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The Product Owner and Governance?

Mike Cottmeyer Chief Executive Officer
Reading: The Product Owner and Governance?

This is going to be a quick little post to see if I can get some feedback from you guys…

In my recent post 12 Key Agile Assumptions, I made the assertion that agile methods assume you have minimal process governance. Here is an except from that post:

11. Minimal process governance – Agile doesn’t deal with phases, budget approvals, business cases, templates, change management, audit controls, charter documents, scope sign-off and the like… at least not explicitly. Much of this is left to the strength of relationship, and the degree of trust, between the customer and the team. In larger, more complex organizations, at least for now, governance is part of the equation. We need to have a credible story in place to deal with it. There are tons of things we can do here, it’s just that agile doesn’t have the answer… and in all honesty, that’s kinda by design.

I got a comment from one of my Twitter followers @AgilePME telling me that my point was wrong:

AgilePME: @mcottmeyer re – 11 is wrong. These are the core responsibilities of effective Product Owners & aren’t outside #scrum.

Are we really suggesting that the Product Owner is the embodiment of process governance for the team? Or is it that the Product Owner simply abstracts process governance from the team? If we are suggesting that the PO is process governance, I would suggest that is by its very definition, minimal. If we are suggesting that the PO should abstract process governance from the team, I might suggest that there is a ton of heavy weight governance models out there that would be totally incongruent, and potentially disruptive to a Scrum team.

So… have we all decided that Governance is within scope for a PO? I’d love it if anyone happens to have reference to something definitive you could point me to. Obviously I am missing something. Would love to hear your thoughts.

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Comments (3)

  1. vic williams

    We’re blending apples, oranges, and pecans. Scrum is a pattern or way developed from “new new product development” (Nonaka’s game) first for software dev, and now gone into Churches etc. It doesn’t carry factory or business process baggage along with it. Agile includes a whole swack of styles or processes or ways. Most don’t have what they call a ‘product owner’, nor a project manager, nor a mass of ‘heavyweight’ firestarter materials. The basic agile pattern matches the business startup pattern, an entrepreneurial pattern – not tied to bureaucratic anchors. A scrum team grows, inspecting and adapting, into a more agile team. A company or army may squash any agile process with heavyweight requirements.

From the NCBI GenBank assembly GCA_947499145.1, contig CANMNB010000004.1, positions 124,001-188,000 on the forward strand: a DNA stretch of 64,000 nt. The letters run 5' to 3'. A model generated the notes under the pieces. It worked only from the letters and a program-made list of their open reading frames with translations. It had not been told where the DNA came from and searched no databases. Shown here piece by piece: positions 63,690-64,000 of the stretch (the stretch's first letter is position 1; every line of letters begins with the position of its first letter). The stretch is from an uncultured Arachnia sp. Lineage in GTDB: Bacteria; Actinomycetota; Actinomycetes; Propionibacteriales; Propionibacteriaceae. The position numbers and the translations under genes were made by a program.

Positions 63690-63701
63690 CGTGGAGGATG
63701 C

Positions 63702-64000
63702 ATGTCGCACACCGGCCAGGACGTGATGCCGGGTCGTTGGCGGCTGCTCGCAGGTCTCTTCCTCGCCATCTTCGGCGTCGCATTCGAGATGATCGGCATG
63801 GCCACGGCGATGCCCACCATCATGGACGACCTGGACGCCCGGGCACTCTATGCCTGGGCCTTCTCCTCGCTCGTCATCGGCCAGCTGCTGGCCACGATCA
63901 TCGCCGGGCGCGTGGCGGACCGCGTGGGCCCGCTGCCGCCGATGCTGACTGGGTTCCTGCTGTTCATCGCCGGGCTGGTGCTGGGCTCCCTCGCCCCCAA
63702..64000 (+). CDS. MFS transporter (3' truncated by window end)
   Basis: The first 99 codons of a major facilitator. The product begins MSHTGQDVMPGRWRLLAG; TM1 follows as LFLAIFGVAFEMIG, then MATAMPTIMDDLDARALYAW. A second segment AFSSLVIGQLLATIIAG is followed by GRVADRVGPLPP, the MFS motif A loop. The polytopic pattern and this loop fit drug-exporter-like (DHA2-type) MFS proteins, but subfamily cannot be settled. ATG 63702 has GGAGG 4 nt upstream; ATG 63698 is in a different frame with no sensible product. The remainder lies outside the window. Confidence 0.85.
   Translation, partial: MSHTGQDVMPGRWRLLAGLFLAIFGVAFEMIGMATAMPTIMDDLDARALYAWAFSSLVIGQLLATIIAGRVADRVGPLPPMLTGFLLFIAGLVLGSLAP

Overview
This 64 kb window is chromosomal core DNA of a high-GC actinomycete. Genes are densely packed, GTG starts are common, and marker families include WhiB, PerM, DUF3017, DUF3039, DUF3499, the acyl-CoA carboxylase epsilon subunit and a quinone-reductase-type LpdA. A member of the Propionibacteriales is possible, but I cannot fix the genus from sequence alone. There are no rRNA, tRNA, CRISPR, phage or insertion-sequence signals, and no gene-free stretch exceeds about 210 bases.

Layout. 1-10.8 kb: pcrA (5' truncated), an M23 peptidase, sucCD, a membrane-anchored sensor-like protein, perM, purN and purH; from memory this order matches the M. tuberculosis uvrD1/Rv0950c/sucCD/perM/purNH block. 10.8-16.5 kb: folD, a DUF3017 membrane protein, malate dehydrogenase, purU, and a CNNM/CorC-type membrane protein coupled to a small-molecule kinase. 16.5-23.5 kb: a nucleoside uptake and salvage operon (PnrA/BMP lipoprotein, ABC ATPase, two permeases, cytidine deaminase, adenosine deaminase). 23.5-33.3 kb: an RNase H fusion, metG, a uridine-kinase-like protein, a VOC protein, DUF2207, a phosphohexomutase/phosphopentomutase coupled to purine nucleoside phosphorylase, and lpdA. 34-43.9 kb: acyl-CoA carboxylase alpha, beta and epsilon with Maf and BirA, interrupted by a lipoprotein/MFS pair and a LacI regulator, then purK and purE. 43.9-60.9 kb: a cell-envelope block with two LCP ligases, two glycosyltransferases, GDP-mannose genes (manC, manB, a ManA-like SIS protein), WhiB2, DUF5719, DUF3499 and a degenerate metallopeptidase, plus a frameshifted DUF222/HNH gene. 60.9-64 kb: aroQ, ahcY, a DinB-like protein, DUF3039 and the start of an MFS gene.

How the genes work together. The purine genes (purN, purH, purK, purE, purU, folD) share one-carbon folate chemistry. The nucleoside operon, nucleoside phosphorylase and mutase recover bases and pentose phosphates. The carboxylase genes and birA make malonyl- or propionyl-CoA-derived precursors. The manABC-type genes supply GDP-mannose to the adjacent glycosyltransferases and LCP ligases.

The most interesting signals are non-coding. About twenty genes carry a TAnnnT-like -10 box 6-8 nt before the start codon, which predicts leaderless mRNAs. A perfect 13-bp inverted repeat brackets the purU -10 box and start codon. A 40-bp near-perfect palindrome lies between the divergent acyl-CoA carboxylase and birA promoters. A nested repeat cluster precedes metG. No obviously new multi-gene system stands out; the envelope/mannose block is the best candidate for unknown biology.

In the heavyweight class area, the US army is going agile adaptable via a Design Thinking program. Google on ‘banach design thinking’ or “martin rotman us army design thinking ” (this second is the rotman business school comments). Their main obstacle is “just give us a checklist, and let us use ‘shock and awe’.”

    In the cultural awareness and marketing area, lots of people are imprinting ‘agile’ or ‘scrum’ on their ties and foreheads and claiming all kinds of project management ways are THE agile way. If you don’t offer XZY that appears on their checklist, or as it appears as a feature in their software, then you are WwRrOoNnGg. So you’re probably wrong. Peel the apple and eat it.

  2. Mike Cottmeyer


    Thanks for your comment. That was kinda my initial point. Agile assumes little governance (I think it can accommodate a little), but governance DOES exist in most organizations that are considering a adoption of Scrum. The presence of this governance will derail your adoption efforts if you don’t change it or eliminate it. @AgilePME asserted the governance was the domain of the PO… I disagreed… I think I know where you stand ;-)


  3. Felix

    Not only governance but the whole complexity of all “non agile” parts of the company are hidden behind the Product Owner.

    The PO is the key success factor when introducing agile processes in organizations. Its not the “normal” Scrum Master – a guy who focuses on getting the rules right in his area of influence and working on “simple” impediments. A SM will highlight organizational issues but during the last years I saw SMs failing time after time when trying to fix organizational impediments. The real progress came when the PO was addressing the topics.

    The problem is that there are only a few good POs out there as it needs the skills, the experience and the empowerment to do the job right. Just ask at your local Scrum User group an you will find out that everybody says that there is still huge potential for improvement in the work of the PO. That is because everything that does not fit into “productivity & production focus of the dev team” has been declared the responsibility of t he PO. Good for the focused dev team, a huge challenge for the PO.

    I have been writing (in German) about this quite some time ago:


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